Miles Davis—in a silent, electrified way

Miles Davis: In A Silent Way

This album has languished in our collection for some time. It was bought with the best of intentions, to explore Miles’ own explorations of electric music, particularly keyboards. As jazz critic Andrew Bartlett put it, “Legendary as a kind of line in the sand challenging jazz fans during the ascendance of electric, psychedelic rock, In A Silent Way hinted at the repetitive polyrhythms Davis would employ throughout the early 1970s.”

Unfortunately for me, it just didn’t catch my ear when I first heard it. Always a fan of Miles’ earlier work, I would occasionally haul it out to try again, only to put it away after a cursory listen.

Recently, though, I pulled it out again and popped it in the kitchen boombox. And this time, it took. Probably as much as anything because I’d been exposed to a similar sounding Miles tune, Spanish Key, used in the soundtrack of the movie Collateral [an excellent film, by the way, whatever you think of the increasingly weird Mr. Cruise].

I listened to the two-track, 1969 release In A Silent Way over and over, each time anticipating the arrival Miles’ long, clear trumpet solos over the layered textures of multiple electric keyboards and dreamlike electric guitar, bass and drums. At that moment, the music would come alive, yet another birth of the cool for Mr. Davis.

But ultimately and interestingly, the album worked best when I had it on in the background and was listening passively. Usually, it’s while actively listening to an album that I find the music most interesting. When I listened actively to this album, though, I quickly became frustrated. Especially when I looked at the liner notes and reminded myself of the personnel. Besides Miles, there are seven other musicians on this disk, including jazz giants Herbie Hancock and Chick Corea on keyboards, Wayne Shorter on tenor sax and Dave Holland on bass. But when Miles isn’t soloing, no one else emerges to pick up the conversation. They all just swirl around each other in this hypnotic mishmash of sound, what Bartlett describes as “part ambient color exploration, part rock-inflected energy and vibe.”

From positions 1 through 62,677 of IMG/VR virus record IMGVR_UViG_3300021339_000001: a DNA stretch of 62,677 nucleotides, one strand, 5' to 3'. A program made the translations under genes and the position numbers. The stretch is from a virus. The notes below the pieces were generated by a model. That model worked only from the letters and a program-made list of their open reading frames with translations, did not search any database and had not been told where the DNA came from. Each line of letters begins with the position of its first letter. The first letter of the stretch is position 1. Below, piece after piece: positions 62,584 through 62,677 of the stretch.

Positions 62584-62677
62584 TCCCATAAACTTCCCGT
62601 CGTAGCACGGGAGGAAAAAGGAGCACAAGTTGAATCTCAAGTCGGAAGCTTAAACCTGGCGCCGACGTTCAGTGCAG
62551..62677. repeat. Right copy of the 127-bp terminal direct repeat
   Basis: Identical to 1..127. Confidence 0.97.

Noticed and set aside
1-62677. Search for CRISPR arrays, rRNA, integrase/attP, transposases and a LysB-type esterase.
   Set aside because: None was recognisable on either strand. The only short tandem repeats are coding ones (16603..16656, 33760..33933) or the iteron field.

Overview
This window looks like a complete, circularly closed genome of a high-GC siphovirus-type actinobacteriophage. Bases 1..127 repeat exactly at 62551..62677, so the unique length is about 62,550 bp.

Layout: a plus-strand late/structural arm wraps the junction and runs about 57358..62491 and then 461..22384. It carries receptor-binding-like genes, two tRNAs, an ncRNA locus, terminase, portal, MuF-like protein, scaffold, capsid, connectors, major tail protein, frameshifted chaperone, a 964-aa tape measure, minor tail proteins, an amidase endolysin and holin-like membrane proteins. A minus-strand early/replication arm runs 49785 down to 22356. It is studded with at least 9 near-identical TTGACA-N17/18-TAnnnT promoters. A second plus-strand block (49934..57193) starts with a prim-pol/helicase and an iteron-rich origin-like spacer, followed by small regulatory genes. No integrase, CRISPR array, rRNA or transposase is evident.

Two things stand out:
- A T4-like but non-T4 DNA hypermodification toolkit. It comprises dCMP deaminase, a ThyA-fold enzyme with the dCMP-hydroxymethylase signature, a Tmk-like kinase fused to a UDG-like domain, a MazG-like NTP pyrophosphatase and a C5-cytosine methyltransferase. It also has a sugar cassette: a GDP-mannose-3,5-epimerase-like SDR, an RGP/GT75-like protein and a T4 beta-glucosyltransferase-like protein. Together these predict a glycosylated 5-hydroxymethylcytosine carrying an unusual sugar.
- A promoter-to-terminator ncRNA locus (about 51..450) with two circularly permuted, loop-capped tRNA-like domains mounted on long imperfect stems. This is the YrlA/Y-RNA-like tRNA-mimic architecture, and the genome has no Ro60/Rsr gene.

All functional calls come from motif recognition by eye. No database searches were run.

And even Miles’ solos, as lovely as they are, err on the side of repetitive and somewhat expected. By way of comparison, I listened to one of my favorite Miles Davis tracks this evening, his 1964 recording of the standard My Funny Valentine. In it, he plays exactly 12 notes of the original melody faithfully before taking off in all kinds of amazing improvisational directions. Throughout the 15-minute track, everyone is improvising non-stop, having a true jazz conversation. And only occasionally will someone play maybe a bar or two of the original melody, as if to say, “This is what we’re playing, remember? Now try and keep up.”

All that said, In A Silent Way will stay in my current jazz rotation a while longer—and return more often. But I think it will be when I want a cool groove in the background. And that’s not a bad way to enjoy it, I think.


3 Responses to “Miles Davis—in a silent, electrified way”

  1. Helmut Says:

    Purchased this album when it was issued. One of my favorites. Am also a great fan ot the early Miles and his stellar bands. A great write up!

  2. Terry B Says:

    Thanks, Helmut. As I said, I have come to like it, but I still prefer the complexities of his earlier straightahead jazz.

  3. To grill or not to grill: Rosemary Pork Chops — Blue Kitchen Says:

    […] Miles Davis—in a silent, electrified way. Ever the jazz innovator, Miles took on electric psychedelic rock with electric jazz, at What’s on the kitchen boombox? […]

Leave a Reply

Fill in your details below or click an icon to log in: Logo

You are commenting using your account. Log Out /  Change )

Google+ photo

You are commenting using your Google+ account. Log Out /  Change )

Twitter picture

You are commenting using your Twitter account. Log Out /  Change )

Facebook photo

You are commenting using your Facebook account. Log Out /  Change )


Connecting to %s

%d bloggers like this: